The Dodgers sign Jon Garland to a one year, $5 million deal with an option

2 Comments

Dylan Hernandez of the L.A. Times reports that the Dodgers have agreed to a contract with Jon Garland.  It’s a one year deal for $5 million with $3 million in potential bonuses and a vesting option for a second year if he reaches 190 innings. Given Garland’s durability, he’s probably a safe bet to reach the option benchmark. It’s unclear what will trigger the bonuses.

Garland is probably best described as an innings eater. Yes, he was 14-12 with a 3.47 ERA last season, but that was in the best pitcher’s park in baseball.  He’ll still be pitching in a good pitchers’ park, but not quite as good. He also was pretty hit lucky last year, and he could see his luck decrease a bit going forward.  All of that said, the Dodgers would have killed for that kind of dependable production in the rotation last season, and unless this is a massive overpay, it’s probably a pretty good signing for L.A.

It’s also great for the Padres, by the way, because with Garland cashing in on his one year in Petco, you can bet that San Diego will only continue to be a place where starters will go cheap in order to build up their value.  If the Padres are smart, they can really play that to their advantage.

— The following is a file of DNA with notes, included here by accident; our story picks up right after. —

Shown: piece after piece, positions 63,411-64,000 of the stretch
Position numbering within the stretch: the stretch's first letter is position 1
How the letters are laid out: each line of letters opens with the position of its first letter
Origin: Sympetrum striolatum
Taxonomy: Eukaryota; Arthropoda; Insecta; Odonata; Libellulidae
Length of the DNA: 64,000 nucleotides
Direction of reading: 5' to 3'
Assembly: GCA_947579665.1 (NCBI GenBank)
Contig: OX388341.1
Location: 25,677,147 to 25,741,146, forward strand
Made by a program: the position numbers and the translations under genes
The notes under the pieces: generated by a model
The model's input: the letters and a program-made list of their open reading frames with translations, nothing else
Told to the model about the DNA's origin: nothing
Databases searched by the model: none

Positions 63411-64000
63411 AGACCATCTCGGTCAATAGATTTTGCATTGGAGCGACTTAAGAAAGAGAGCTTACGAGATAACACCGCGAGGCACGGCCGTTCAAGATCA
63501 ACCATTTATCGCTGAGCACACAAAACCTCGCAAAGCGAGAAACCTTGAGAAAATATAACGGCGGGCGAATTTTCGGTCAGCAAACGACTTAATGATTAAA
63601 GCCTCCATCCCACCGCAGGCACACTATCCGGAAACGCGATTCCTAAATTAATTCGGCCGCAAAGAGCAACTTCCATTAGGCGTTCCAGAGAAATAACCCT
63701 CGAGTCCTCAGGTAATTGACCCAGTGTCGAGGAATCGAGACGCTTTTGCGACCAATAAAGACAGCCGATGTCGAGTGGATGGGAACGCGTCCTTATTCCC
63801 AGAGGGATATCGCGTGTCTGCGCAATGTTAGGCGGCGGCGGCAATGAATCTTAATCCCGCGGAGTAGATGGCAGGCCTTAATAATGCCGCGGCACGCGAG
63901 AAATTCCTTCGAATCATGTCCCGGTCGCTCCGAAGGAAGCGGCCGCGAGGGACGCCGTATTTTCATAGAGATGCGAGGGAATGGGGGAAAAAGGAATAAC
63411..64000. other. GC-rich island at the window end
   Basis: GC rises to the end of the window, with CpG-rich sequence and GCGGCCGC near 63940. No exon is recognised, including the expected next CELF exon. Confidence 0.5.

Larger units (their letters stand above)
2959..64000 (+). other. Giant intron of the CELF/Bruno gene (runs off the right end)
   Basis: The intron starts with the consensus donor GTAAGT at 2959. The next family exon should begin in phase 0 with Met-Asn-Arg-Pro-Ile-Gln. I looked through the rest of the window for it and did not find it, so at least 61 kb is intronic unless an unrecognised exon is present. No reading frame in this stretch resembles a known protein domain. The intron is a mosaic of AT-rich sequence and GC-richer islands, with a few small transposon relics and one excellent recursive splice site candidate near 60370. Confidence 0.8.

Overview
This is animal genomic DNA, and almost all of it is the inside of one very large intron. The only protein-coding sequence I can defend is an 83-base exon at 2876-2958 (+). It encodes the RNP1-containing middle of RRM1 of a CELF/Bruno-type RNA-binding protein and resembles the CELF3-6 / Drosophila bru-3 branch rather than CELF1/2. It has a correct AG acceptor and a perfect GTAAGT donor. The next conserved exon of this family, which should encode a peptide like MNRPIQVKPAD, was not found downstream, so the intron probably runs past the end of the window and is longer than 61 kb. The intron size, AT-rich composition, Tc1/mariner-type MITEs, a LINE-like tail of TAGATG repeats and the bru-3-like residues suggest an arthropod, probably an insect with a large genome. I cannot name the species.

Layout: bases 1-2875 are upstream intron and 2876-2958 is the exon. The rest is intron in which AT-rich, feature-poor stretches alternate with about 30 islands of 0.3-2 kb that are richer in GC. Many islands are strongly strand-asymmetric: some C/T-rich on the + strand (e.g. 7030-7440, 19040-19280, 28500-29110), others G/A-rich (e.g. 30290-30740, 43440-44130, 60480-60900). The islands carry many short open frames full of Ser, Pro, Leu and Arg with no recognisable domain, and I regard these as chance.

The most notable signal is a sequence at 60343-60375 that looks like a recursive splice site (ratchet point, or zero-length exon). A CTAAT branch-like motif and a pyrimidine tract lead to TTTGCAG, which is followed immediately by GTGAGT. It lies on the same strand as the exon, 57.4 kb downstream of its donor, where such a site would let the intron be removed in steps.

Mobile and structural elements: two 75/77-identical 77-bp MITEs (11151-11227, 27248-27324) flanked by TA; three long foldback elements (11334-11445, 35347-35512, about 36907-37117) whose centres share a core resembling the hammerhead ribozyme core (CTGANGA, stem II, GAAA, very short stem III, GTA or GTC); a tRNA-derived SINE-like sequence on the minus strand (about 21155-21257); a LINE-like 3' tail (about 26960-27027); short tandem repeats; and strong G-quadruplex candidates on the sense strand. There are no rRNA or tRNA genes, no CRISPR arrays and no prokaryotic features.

Troy Tulowitzki poses as a pitcher on photo day

Tom Szczerbowski/Getty Images
6 Comments

Update: The photographer was apparently in on the action, according to Topps. Still pretty funny. (Hat tip: Mike Ashmore)

*

Thursday marked photo day for the Blue Jays. There are always some oddities, usually when the players create fun for themselves. This time, the fun happened when a photographer mistook shortstop Troy Tulowitzki for a pitcher. Tulowitzki rolled with it and followed the photographer’s instructions to pose like a pitcher.

Hazel Mae has the hilarious video:

Hitters, of course, typically pose with a bat over their shoulder. Pitchers typically have their hand in their glove, sometimes leaning forward as if receiving the signs from their catcher.

Tulowitzki has exclusively played shortstop during his 12-year career in the majors, but perhaps one day he’ll step on the mound and be able to call himself a pitcher.